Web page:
We’re pleased to welcome our partner Novello Chartered Surveyors to share their insight on the best type of survey for a new build home.
Purchasing a home is often the most significant investment a person makes, yet some estimates suggest that up to 80% of people don’t obtain an impartial survey report before purchasing. You may think there’s no need to spend money on a professional survey for a new home. However, according to a survey by the New Homes Review, conducted between 2018 and 2019, more than 90% of new-build homes have defects.
If you’re buying a new-build, you can get a snagging list from a RICS (Royal Institution of Chartered Surveyors) Surveyor and use it to push your developer or builder to rectify issues, at no cost to you. If you’re purchasing a recently built (up to 40 years old) property that’s in reasonable condition, there are a number of survey reports you can obtain to potentially reduce the asking price.
With this in mind, we’ve put together a list of the survey options for 2020 to help you decide which one you need for your modern home.
1. Snagging lists for new build homes
A snag is a problem that remains in your new build home after the construction work has been completed. In most cases, these snags are cosmetic, such as poor plasterwork and window scratches. But in many situations, there are more serious problems, such as large cracks, dangerously fitted fixtures and uneven surfaces.
It’s up to you to report these problems to your developer, which you can do with a snagging list. Snagging lists are compiled by independent, RICS Chartered Surveyors. These reports highlight all the problems your developer is responsible for fixing.
You should get a snagging list before purchasing the property, but after the work has been completed. Your developer can legally refuse access to the property during construction, but it can become increasingly difficult to get things fixed after you’ve settled in.
2. Level 2 RICS HomeBuyer Report
For the past 20 years or so, the RICS HomeBuyer Report has been the most popular survey. Essentially, the RICS HomeBuyer Report gives you an insight into a home’s overall condition, and it’s generally considered suitable for homes built within the last 40 years with few alterations. The cost of the report usually starts at around £400 and is primarily based on the property’s value.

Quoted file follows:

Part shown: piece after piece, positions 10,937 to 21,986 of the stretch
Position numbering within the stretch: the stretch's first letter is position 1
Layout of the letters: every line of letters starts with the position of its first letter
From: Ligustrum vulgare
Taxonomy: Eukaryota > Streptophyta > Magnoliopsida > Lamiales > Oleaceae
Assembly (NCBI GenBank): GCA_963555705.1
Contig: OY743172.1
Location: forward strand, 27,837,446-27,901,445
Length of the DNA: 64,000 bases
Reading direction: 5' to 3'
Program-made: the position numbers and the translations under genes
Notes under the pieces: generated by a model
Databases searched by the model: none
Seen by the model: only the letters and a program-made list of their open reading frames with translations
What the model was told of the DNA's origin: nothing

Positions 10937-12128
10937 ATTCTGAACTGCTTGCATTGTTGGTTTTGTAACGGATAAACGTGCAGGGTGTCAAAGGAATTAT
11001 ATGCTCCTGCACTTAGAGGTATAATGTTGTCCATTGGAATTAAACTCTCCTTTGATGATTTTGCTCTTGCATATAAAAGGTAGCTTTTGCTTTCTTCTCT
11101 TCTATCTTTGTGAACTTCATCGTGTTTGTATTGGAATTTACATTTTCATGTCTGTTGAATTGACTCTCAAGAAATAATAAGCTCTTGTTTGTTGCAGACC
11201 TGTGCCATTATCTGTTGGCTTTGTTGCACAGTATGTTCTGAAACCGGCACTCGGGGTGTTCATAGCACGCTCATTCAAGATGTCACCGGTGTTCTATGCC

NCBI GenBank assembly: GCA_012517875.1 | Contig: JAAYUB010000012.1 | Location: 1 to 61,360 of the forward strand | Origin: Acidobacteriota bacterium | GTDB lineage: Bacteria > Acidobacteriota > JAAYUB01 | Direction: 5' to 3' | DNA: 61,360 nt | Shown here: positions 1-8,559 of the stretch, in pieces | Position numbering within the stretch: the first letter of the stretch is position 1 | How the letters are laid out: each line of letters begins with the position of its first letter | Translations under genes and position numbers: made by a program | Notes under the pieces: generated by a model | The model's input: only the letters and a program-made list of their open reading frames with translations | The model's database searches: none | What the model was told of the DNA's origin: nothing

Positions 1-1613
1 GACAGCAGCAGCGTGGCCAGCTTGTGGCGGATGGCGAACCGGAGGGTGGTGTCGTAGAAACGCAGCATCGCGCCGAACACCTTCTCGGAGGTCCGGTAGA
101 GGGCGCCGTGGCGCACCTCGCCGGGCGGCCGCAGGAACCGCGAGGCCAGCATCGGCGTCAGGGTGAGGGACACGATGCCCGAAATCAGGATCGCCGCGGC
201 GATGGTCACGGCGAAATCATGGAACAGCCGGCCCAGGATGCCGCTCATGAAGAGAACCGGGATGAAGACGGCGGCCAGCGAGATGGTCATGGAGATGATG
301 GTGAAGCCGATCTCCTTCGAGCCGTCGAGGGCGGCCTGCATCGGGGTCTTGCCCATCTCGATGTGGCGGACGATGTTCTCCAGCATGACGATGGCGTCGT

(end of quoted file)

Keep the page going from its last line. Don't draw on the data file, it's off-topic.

Surveyors must comply with the requirements set out by RICS to compile the report. A simple traffic light rating system is used to highlight defects in terms of severity, though problems are generally grouped into categories, meaning you might not get an accurate idea of the individual defects and repair costs.
You can use the HomeBuyer Report to reduce a home’s asking price, prevent legal issues or just avoid buying the property altogether. For a modest additional fee, you can get an impartial valuation with your report.
3. Alternative Level 2 property surveys
Due to recent changes to the RICS Home Survey Standards, Surveyors can now create their own Level 2 property surveys, provided they comply with a minimum set of requirements. These regulation changes have enabled individual surveyors and firms to create Level 2 surveys that build on the HomeBuyer Report.
The Novello HomeLevel Report is one example of a new Level 2 survey that aims to be more relevant to the modern property hunter’s needs. It highlights all the same defects as the HomeBuyer Report but also provides more information on flood maps, broadband speeds, any visible asbestos, and energy efficiency advice.
Recently developed survey reports like HomeLevel have also been made more intuitive for today’s buyers. For instance, both surveys use a traffic light rating system, but HomeLevel rates individual defects. The HomeLevel report is also digitally compiled and delivered, taking fewer than 48 hours to complete.
4. Level 3 property surveys
This survey is the most in-depth and provides detailed cost estimates for any required repairs. Unless you plan to purchase a home that’s been severely neglected – or you intend to make major renovations – you probably won’t need to purchase a Level 3 Building Survey for a new property.
What survey do you need for a new home? The verdict
Given their reasonable cost and the fact that so many new-builds can have problems, we strongly recommend obtaining a snagging list after construction has been completed, but before you move in.
If you want to buy a relatively new home (up to 40 years old), you should probably obtain a Level 2 survey. However, a Level 3 Building Survey can still be a great option if you want more detailed advice, or the property you are buying has been recently refurbished.
Established in October 2019 Novello Chartered Surveyors has set out to challenge the traditional role of surveyors in the house buying process. Novello covers London and most of the South East providing Surveys, Valuations, Party Wall, Leasehold Extension and Freehold Purchase services and advice to residential purchasers and homeowners.